It’s easy to get angry at someone in open sexual sin. But you might think twice before picking up that stone. I’m Eric Metaxas, and this is BreakPoint.
Yesterday, I spoke to you about how we should and should not talk about abortion and the sanctity of human life. I noted that sometimes we Christians demonize our opponents instead of loving them. We often forget that, apart from the grace of God, we might well be on the other side of the issue.
This is especially true when it comes to the issue of human sexuality. To understand why, we must first remember that, for the Christian, truth is a person: Jesus Christ. We see the world and our place in it in light of the person and work of Jesus.
So we should never forget that just as Jesus was the incarnation of God’s love, mercy, and compassion for us, we are called to model these for our neighbor.
Now this doesn’t mean that we should shy from calling sin by its name — on the contrary, sometimes this is exactly what loving our neighbor requires. But we should do this in sorrow rather than in anger and never out of a sense of condemnation — because we know that since none of us is without sin, none of us gets to cast the first stone.
So, when we address a hot-button issue like same-sex attraction or same-sex marriage, we should always keep in mind our own struggles and brokenness when it comes to sexuality.
If you are blessed not to have struggled in this area, then recall your struggles in other areas. If you can’t think of any, well, you might want to think about the sin of pride. I’m just saying.
We also need to avoid the mistake that some of our opponents make: treating sex as merely physical. As Christians know, sex is intended to serve a unitive purpose — it’s supposed to be the physical expression of the spiritual union between husband and wife. As the Bible puts it, “the two become one flesh.”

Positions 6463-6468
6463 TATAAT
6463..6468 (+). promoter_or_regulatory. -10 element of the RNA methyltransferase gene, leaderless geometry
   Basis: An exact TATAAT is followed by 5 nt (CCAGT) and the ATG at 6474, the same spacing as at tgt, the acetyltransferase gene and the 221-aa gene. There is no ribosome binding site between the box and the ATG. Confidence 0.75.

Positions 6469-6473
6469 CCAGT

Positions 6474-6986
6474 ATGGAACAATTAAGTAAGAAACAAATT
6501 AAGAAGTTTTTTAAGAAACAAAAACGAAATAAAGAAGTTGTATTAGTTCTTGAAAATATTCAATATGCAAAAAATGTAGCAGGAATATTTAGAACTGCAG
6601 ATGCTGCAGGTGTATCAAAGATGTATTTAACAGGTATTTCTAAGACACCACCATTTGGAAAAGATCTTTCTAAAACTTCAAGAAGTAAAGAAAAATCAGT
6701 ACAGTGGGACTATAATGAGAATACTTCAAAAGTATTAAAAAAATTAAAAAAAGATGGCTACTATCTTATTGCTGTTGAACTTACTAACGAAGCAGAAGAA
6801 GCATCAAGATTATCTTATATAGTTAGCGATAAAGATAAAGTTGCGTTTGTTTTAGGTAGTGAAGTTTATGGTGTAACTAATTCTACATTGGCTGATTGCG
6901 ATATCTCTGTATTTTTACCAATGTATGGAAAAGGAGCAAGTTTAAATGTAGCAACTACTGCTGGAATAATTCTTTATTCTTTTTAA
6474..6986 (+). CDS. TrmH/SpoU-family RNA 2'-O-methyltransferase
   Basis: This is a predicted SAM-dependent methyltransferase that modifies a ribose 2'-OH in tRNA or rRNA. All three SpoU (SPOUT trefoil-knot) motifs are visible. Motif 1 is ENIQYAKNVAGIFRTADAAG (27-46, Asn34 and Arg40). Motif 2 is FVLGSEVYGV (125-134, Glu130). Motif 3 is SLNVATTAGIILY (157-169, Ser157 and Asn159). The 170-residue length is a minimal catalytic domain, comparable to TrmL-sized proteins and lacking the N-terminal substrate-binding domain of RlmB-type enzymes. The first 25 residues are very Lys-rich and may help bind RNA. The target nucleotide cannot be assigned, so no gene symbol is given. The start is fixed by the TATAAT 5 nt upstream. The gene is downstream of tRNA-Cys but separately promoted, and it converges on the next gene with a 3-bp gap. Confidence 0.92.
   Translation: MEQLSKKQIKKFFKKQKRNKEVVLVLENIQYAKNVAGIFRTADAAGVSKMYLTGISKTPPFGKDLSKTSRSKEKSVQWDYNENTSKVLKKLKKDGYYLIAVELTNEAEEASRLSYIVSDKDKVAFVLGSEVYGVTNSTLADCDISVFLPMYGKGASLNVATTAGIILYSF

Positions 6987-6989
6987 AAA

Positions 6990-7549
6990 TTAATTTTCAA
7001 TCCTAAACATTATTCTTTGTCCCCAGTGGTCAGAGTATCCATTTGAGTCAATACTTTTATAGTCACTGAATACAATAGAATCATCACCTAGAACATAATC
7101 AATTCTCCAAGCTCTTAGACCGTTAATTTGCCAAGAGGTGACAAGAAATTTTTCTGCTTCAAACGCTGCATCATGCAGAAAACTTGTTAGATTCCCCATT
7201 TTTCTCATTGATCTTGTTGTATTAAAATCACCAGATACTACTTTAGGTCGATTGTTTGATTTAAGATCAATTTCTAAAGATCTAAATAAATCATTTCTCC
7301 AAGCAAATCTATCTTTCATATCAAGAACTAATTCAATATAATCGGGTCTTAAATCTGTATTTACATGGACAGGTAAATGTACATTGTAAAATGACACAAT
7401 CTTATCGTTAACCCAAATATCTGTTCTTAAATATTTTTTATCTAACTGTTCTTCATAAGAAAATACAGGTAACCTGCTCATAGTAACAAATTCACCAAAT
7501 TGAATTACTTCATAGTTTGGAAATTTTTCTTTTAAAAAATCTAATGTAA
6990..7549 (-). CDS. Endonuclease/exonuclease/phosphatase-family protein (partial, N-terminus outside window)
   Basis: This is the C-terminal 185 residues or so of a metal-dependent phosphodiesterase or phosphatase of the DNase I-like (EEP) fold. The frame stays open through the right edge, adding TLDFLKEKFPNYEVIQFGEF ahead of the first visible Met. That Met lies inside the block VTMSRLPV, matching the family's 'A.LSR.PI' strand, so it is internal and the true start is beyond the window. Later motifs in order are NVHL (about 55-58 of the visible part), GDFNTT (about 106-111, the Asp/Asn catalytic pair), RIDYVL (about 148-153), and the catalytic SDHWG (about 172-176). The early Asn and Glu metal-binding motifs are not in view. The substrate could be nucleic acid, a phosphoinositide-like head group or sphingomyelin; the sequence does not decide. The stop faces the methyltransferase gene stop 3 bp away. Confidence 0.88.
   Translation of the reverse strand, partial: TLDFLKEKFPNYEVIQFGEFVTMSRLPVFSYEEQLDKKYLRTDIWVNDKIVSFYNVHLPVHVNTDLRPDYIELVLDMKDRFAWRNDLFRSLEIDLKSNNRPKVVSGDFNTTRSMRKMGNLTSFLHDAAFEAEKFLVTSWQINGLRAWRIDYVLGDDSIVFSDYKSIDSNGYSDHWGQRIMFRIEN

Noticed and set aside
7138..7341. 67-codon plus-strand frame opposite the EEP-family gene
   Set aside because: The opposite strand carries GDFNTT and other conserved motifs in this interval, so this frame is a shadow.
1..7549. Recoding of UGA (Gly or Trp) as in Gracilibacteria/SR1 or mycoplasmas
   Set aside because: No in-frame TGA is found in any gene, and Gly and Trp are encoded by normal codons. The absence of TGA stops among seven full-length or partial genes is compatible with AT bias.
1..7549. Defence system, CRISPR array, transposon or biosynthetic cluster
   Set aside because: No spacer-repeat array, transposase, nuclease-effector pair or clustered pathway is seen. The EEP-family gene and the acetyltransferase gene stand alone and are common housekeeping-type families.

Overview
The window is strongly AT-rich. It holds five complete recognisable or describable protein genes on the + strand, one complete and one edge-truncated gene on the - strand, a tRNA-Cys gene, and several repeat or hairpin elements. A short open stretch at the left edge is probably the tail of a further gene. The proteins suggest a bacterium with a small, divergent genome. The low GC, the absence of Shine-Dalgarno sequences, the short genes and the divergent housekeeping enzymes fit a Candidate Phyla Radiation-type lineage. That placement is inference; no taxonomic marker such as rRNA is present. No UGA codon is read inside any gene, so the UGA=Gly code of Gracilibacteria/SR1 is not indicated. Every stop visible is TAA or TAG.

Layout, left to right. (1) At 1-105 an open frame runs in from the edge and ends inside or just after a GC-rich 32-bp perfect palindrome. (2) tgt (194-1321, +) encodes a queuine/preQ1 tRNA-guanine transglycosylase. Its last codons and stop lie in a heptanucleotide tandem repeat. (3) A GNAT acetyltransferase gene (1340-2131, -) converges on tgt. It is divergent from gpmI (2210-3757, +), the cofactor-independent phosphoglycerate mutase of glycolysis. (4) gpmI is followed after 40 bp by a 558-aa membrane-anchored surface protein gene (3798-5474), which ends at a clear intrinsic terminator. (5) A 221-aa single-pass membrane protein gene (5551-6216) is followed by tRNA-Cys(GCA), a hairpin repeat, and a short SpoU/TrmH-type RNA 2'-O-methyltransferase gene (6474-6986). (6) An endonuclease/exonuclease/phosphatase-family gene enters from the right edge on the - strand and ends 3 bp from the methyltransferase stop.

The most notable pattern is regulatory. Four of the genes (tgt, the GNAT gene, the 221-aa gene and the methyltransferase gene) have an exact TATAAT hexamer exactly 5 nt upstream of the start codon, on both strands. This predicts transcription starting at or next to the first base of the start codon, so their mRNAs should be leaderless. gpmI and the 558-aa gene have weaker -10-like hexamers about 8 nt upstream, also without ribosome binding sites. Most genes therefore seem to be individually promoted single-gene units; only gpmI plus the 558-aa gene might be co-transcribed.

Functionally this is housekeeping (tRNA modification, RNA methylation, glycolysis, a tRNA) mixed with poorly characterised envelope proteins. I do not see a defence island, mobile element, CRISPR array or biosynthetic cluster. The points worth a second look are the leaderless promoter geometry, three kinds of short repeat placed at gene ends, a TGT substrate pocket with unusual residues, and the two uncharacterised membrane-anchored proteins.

It may come as a surprise to many of us, but many people in same-sex relationships are seeking the same thing. The problem is that they can’t achieve what they are seeking, because they are seeking it in what Catholic moral theology calls a “disordered” manner. Likewise, many advocates of same-sex marriage aren’t out to subvert marriage, at least not consciously. They’re pursuing the goods of marriage, albeit, in a disordered fashion.
Thus when we rightly say that the Christian response to same-sex attraction is chastity, we must remember that chastity is difficult enough for heterosexual Christians — who at least have the hope of expressing their sexuality in marriage.
The same is true with same-sex marriage. As God said in Genesis 2, “it is not good for man to be alone.” We were designed for the deep kind of physical and spiritual connection that comes through marriage. So even while we insist that that kind of connection is only available between a man and a woman, we must empathize with and grieve for those who cannot achieve it.
If we can’t, then we should consider keeping our mouths shut. Because if we forget to offer love and support along with the truth, we aren’t much better than the scribes and Pharisees, whom Jesus rebuked for placing heavy loads on people’s shoulders while not lifting a finger to move them.The world doesn’t need more Pharisees, it needs people who speak the truth in love — love that never forgets Who is the Truth.